To cope with increasing demands for comprehensive and accurate measurement, a set of new technologies and instruments needs to be developed that offers a higher level of automation and high-precision measurement.
First, dramatic progress in the level of automation of experimental procedures for routine experiments is required to keep up with increasing demands for modelling and system-level analysis. High-throughput experiments may turn into a labour-intensive nightmare unless the level of automation is drastically improved. Further automation of experimental procedures would greatly benefit the reliability of experiments, throughput, and total cost of the whole operation in the long run.
Second, cutting-edge technologies such as microfluid systems, nanotechnology, and femtochemistry may need to be introduced to design and build next-generation experimental devices. The use of such technologies will enable us to measure and observe the activities of genes and proteins in a way that is not possible today. It may also drastically improve the speed and accuracy of measurement with existing devices.
In those fields in which there are obvious needs, such as sequencing and proteo-mics, the above goals are already being pursued. Beyond the development of high-throughput sequencers using high-density capillary array electrophoresis, efforts are being made to develop integrated microfabricated devices that enable PCR and capillary electrophoresis in a single microdevice [29, 30]. Such devices not only enable miniaturization and precision measurements, but will also allow significant increases in the level of automation.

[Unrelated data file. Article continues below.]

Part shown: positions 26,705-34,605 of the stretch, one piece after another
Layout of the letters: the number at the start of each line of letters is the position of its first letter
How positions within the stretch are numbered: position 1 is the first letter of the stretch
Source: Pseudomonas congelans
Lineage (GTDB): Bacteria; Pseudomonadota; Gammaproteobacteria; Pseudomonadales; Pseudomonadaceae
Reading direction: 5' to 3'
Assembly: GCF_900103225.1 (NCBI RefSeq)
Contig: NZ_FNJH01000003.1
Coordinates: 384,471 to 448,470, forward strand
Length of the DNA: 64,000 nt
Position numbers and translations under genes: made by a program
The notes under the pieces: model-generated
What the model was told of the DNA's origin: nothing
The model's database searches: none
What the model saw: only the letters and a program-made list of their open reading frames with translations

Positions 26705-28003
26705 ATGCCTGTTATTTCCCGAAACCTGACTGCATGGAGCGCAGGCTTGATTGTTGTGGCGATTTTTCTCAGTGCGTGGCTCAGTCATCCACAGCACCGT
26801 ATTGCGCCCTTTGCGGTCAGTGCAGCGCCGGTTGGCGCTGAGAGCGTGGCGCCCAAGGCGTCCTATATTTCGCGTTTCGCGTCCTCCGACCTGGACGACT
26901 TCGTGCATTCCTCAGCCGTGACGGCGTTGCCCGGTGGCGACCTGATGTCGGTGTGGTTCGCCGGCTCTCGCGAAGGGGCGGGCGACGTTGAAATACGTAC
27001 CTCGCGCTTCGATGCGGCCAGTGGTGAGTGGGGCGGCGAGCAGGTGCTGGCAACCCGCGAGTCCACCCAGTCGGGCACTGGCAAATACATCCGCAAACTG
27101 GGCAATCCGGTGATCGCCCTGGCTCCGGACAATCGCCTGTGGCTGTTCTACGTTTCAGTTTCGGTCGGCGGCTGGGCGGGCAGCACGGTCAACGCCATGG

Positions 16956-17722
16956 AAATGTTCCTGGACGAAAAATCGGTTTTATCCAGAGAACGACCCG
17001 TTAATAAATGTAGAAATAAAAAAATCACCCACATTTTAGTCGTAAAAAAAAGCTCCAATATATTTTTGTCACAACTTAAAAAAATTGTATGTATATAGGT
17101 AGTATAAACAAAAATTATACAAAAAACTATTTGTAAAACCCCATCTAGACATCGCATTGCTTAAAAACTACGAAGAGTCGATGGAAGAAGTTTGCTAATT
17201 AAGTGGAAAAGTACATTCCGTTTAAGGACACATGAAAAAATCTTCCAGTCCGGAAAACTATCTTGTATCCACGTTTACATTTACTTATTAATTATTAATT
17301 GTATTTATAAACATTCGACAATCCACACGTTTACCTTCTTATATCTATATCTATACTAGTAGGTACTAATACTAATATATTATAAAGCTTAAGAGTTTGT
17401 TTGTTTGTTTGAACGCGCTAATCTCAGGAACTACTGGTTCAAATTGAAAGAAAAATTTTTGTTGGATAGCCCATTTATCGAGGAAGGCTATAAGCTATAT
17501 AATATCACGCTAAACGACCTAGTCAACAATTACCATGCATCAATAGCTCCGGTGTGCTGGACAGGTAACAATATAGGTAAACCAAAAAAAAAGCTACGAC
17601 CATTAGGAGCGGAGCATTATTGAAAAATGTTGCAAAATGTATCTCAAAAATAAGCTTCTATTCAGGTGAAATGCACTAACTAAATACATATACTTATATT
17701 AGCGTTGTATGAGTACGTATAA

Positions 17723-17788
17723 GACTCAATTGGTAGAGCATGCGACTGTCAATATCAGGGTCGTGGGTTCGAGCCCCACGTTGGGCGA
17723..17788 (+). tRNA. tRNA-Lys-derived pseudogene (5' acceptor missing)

In the developmental biology of Caenorhabditis elegans, identification of cell lineage is one of the major issues that needs to be met to assist analysis of the gene regulatory network for differentiation. The first attempt to identify cell lineage was carried out entirely manually [31, 32] and required several years to identify the lineage of the wild type. Four-dimensional microscopy allows multilayer confocal images to be collected at constant time intervals, but lineage identification is not automatic. With the availability of exhaustive RNAi knockout C. elegans, high-throughput cell lineage identification is essential for exploring the utility of the exhaustive RNAi. Efforts are under way to fully automate cell lineage identification, as well as acquisition of three-dimensional nuclear position data , fully utilizing advanced image-processing algorithms and massively parallel supercomputers. Such devices meet some ofthe criteria mentioned earlier and provide comprehensive measurement ofcell positions with high accuracy. With automation, high-throughput data acquisition can be expected. If the project succeeds, it can be used to automatically identify the cell lineage of all RNAi knockout mutants for early embryogenesis. The technology may be augmented, but with major efforts, to automatically detect cell-cell contacts, protein localization, etc.
Combined with whole-mount in-situ hybridization and possible future single-cell expression profiling, these techniques may enable complete identification of the gene regulatory network of C. elegans in the near future.
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